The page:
Separation agreement registrations are done under section 52 of the Parenting and Support Act.
Not all separation agreements may be registered with the court. For example, if you already have a court order dealing with the issues that are set out in the separation agreement, then the separation agreement cannot be registered. To be clear, if there has already been a court order issued under the Parenting and Support Act or Divorce Act, a separation agreement CANNOT be registered with the court.
Either person may apply to register a separation agreement between the parties relating to parenting arrangements (custody and access, parenting time, contact time, or interaction) and child support or spousal support - you do not need the consent of both people to apply to register the separation agreement. Registration allows the separation agreement to be enforced as a court order.
If you want the Maintenance Enforcement Program (MEP) to enforce child support or spousal support amounts in a separation agreement, the agreement must be registered with the court first.
Judges have the right to not register an agreement. Judges are also required by law – under the Child Support Guidelines - to make sure that any child support amounts in the agreement are appropriate, and that children are receiving the right amount of support based on the situation. This is why income information for one or both people, depending on the situation, must be filed with the application to register the separation agreement. Please see the checklist below for what may need to be filed in your situation. Court officers or judges may ask you or the other person to provide further information than what is listed below. A court officer will advise you if this applies to your situation.
NOTE: if you and the other party have minor children (under the age of 19) OR have children who are over 19 but are still ‘dependent’ (in school, or are unable to support themselves because of a disability, for example) one or both of you must file financial information with the application to register a separation agreement.
You may also have to file your child’s financial information, if they are over 19. The Child Support Guidelines provide rules that the court must follow when dealing with child support. Even though you and your ex-partner may have worked out a child support amount in your separation agreement, the judge reviewing your application has to make sure that the amount is appropriate, at the time you make your application, according to the Guidelines.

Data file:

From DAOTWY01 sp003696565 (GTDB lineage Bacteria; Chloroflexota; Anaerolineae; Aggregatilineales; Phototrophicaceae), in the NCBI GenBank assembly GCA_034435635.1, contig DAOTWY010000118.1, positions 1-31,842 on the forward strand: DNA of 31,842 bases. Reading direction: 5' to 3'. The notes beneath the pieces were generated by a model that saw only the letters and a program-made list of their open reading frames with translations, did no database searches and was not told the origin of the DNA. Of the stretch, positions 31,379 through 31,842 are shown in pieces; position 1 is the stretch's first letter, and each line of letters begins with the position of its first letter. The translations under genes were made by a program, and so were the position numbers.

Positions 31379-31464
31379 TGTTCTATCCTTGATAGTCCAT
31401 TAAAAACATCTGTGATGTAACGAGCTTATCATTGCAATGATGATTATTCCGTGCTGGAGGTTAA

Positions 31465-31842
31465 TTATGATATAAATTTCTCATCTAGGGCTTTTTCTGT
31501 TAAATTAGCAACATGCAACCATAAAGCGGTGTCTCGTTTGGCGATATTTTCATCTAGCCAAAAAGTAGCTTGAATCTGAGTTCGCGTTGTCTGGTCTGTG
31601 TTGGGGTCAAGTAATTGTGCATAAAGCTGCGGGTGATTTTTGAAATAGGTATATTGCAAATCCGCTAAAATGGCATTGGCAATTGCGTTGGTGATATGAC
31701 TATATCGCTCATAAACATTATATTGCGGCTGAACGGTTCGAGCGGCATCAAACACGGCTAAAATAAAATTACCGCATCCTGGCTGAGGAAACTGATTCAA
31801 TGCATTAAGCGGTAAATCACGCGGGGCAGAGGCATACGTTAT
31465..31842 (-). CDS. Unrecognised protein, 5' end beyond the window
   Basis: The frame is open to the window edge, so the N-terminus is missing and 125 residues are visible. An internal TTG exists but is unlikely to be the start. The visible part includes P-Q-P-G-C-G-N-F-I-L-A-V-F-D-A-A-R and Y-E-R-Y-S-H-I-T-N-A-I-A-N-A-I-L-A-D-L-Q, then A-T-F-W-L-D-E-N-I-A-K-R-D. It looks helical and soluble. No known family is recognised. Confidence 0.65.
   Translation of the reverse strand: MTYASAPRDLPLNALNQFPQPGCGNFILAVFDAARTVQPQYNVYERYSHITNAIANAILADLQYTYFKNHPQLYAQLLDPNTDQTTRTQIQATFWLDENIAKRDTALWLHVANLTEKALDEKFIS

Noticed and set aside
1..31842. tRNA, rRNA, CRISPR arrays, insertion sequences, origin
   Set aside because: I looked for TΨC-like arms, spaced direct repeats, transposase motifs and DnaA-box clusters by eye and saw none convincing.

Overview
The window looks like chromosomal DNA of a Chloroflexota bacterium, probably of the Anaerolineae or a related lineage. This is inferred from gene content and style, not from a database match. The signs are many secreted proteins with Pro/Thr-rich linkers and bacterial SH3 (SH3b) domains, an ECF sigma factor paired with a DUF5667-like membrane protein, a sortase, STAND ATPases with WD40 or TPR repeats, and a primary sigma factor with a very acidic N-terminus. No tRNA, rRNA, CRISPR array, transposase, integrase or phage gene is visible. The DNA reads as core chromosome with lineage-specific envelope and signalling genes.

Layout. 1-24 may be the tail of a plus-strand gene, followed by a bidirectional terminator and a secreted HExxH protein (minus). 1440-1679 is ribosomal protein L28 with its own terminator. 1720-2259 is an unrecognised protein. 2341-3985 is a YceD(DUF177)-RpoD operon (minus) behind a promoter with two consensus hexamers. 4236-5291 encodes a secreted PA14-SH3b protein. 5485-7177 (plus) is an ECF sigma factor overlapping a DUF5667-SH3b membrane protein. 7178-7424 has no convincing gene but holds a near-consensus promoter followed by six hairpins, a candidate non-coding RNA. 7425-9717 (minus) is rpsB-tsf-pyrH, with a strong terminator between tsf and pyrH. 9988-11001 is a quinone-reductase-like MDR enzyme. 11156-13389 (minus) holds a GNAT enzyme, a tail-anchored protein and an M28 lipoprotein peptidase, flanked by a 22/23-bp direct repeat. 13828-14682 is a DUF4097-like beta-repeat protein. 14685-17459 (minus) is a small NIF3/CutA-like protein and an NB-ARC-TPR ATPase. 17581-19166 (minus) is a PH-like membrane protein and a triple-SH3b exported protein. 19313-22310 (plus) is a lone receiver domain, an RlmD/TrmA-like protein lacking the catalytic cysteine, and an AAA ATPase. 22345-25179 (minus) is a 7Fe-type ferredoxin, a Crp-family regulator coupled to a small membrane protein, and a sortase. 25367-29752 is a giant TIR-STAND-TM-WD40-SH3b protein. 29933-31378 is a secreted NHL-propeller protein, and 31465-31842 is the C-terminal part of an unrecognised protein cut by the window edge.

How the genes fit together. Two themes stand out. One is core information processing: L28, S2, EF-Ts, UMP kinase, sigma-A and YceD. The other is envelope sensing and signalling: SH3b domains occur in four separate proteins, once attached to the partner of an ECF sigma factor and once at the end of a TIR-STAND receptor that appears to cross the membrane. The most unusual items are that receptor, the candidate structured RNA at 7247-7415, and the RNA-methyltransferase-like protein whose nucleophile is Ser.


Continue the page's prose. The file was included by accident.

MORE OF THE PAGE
The financial information you have to file will depend on what your agreement deals with, and your income situation, or the income situation of the other party. Check with court staff as to what you will need to file.
In order to be registered, the agreement must be a written agreement between the parties – like a ‘Separation Agreement’, ‘Minutes of Settlement’ or 'Parenting Plan' - that has been signed by both parties and witnessed. It is best if the agreement is typed. The judge may not accept a handwritten separation agreement for registration.
You must submit an original signed version of the separation agreement with the application, plus 3 additional photocopies of the separation agreement.
If the court registers the separation agreement, you and the other person will each receive a certified (‘official’) copy of the separation agreement which will be stamped and signed to confirm that it has been registered. The court will send this to you.
The court will also send a copy of the registered separation agreement to the Maintenance Enforcement Program, if the separation agreement deals with child support or spousal support. The Maintenance Enforcement Program will contact you about enrolling in their program. This is not done through the court.
For more information about separation for common law couples, click here.
For more information about separation for married couples, click here.